Adele’s new album, titled “25” is … wait for it … drum roll … everyone listening? … very good, a deserving follow-up to “21,” one of the greatest-selling albums of all time.
There must have been overwhelming pressure on Adele, already 27, to give an adoring world something to keep up the adoration. She responds confidently and in full voice, with a coherent concept, sustained bouts of excellent songwriting, and brave singing against some of the best production your ears can find.
She and “25” do too much of the same thing a little too often. But it’s likely not to matter to the people who bought “19” and “21” (28-30 million).
“Hello” kicks it off, and it is brilliant, a classic as soon as it dropped. Everyone on the streets seems to be singing it. Dramatic opening chords, those trademark Adele background vocals, and a pulsing chorus that is as black as it is blue. She reflects on the “million miles between us,” the tumultuous changes year by year in your 20s. Incredibly brave singing. You could hardly ask for a better opener.
Then comes “Send My Love,” stripping down to a single guitar ostinato, a very wise choice. (One complaint is that, as the album wears on, there’s too much tsunami-of-sound, full-in-the-face, late-era-Barry-Manilow-drums stuff. Adele can do this only so much, and she does it slightly too much.) “We both know we ain’t kids no more,” she sings, driving home this album’s message: Time passes, we don’t stay the same, and we hope against hope that love will comfort us.
Back to whomping drums on “I Miss You.” It’s another piece of excellent songcraft. “I want to step into your great unknown” is one of many telling lines in this album; Adele is well-known and should be better known as a fine lyricist. I’d say this tune is too much like “21” — except it’s so committed, so resolute. She’s not breaking up; she’s wondering what, if anything, is next.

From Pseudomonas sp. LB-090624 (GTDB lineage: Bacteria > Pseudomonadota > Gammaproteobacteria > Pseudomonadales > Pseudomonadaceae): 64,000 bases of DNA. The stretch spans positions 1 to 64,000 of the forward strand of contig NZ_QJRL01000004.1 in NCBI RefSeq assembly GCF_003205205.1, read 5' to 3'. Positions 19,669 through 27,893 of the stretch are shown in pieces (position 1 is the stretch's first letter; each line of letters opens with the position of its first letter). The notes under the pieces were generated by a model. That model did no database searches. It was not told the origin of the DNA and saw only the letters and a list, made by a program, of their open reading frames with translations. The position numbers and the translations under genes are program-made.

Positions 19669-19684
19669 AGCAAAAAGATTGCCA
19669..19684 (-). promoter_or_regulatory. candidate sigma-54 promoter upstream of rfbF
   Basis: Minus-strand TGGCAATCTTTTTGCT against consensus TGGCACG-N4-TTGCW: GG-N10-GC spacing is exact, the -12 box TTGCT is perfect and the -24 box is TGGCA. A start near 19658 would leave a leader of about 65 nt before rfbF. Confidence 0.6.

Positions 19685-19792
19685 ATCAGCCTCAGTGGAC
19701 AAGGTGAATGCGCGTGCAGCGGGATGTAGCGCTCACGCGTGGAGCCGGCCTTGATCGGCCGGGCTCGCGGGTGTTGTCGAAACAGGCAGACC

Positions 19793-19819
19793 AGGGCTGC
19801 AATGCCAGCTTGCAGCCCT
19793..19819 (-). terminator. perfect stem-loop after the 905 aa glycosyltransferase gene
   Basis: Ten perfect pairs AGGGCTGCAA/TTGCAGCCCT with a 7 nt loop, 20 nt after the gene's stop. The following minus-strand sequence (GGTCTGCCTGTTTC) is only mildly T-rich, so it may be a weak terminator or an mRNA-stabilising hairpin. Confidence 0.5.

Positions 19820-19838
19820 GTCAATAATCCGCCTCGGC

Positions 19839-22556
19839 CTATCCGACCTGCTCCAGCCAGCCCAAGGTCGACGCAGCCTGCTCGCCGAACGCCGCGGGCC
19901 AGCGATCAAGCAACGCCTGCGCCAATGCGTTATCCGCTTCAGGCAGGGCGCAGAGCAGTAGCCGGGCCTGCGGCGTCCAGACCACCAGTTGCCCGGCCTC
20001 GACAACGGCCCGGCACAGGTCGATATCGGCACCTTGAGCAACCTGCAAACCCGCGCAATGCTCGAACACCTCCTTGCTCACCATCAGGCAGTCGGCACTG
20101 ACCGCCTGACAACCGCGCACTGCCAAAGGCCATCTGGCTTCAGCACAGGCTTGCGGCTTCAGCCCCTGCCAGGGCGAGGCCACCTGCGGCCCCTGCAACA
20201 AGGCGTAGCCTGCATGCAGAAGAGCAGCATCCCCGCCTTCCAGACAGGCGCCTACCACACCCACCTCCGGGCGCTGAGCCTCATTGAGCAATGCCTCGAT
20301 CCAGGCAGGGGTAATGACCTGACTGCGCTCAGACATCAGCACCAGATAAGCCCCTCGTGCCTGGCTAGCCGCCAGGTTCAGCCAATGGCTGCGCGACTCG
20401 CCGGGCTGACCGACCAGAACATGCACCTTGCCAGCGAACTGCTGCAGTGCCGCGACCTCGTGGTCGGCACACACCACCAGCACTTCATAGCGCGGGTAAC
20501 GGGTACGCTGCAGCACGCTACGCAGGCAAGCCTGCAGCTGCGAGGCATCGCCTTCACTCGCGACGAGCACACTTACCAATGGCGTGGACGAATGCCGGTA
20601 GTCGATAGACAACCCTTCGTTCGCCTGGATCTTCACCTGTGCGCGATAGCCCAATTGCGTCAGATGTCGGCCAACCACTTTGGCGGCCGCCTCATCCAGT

The central tune might well be “When We Were Young.” She tells the beloved, “You look like a movie and sound like a song,” still, just as you used to. “Let me photograph you in this light / in case it is the last time that we might be / exactly like we were before we realized” we can’t stay the same. It’s fear of aging, of losing the perspective of “19” and “25.” Believe me, many millions will hear these lines and nod: “I so know.” She isn’t where she used to be and will never be again. More reckless singing, with one memorable, stratospheric note.
“Remedy” takes the theme and kicks it forward: “I remember all of the things I thought I wanted to be.” This sounds different, a sprightly waltz with piano. That’s all it is, voice and piano, and that, in a frequently dark, crashing album, is welcome. Delivered with total assurance. People can comfort one another through the pain and being urged into future selves. It’s a moving exploration for all ages.
“Water Under the Bridge” may well be a future single. Another welcome change-up, with a gentle dance beat. It gets a little Euro-celestial for me, but a lot of people will love this track. Adele has long been a leader, with original lead-chorus interactions, and that brilliance is on display here.
“River Lea” is the last real standout until the end. Adele grew up in Tottenham, where the Lea does flow, and she ponders the paradox of being rooted (the river is “in my roots, in my veins, in my blood”) yet being carried forward. She can’t go back, but she’s also always there.
And then, well … “Love in the Dark,” not the strongest song. “Million Years Ago” has an interesting Jobim-era samba sound, but retreads much-treaded ground, alas. “All I Ask” is similarly undistinguished, except for a single, searing line: Let’s “play pretend we’re not scared of what is coming next.”
“Sweetest Devotion” is the most cheerful moment on this album, a sweet verse to a swingin’ six, a woo-hoo chorus, a promise of commitment. Forward! To 28 … 29 … and … ulp … 30? It ends with the one bit of fun here, a baby’s voice, perhaps Adele’s 3-year-old, Angelo. Devotion is the last word, because it has to be.
Adele is Adele, and this is no “21.” But it’s worthy.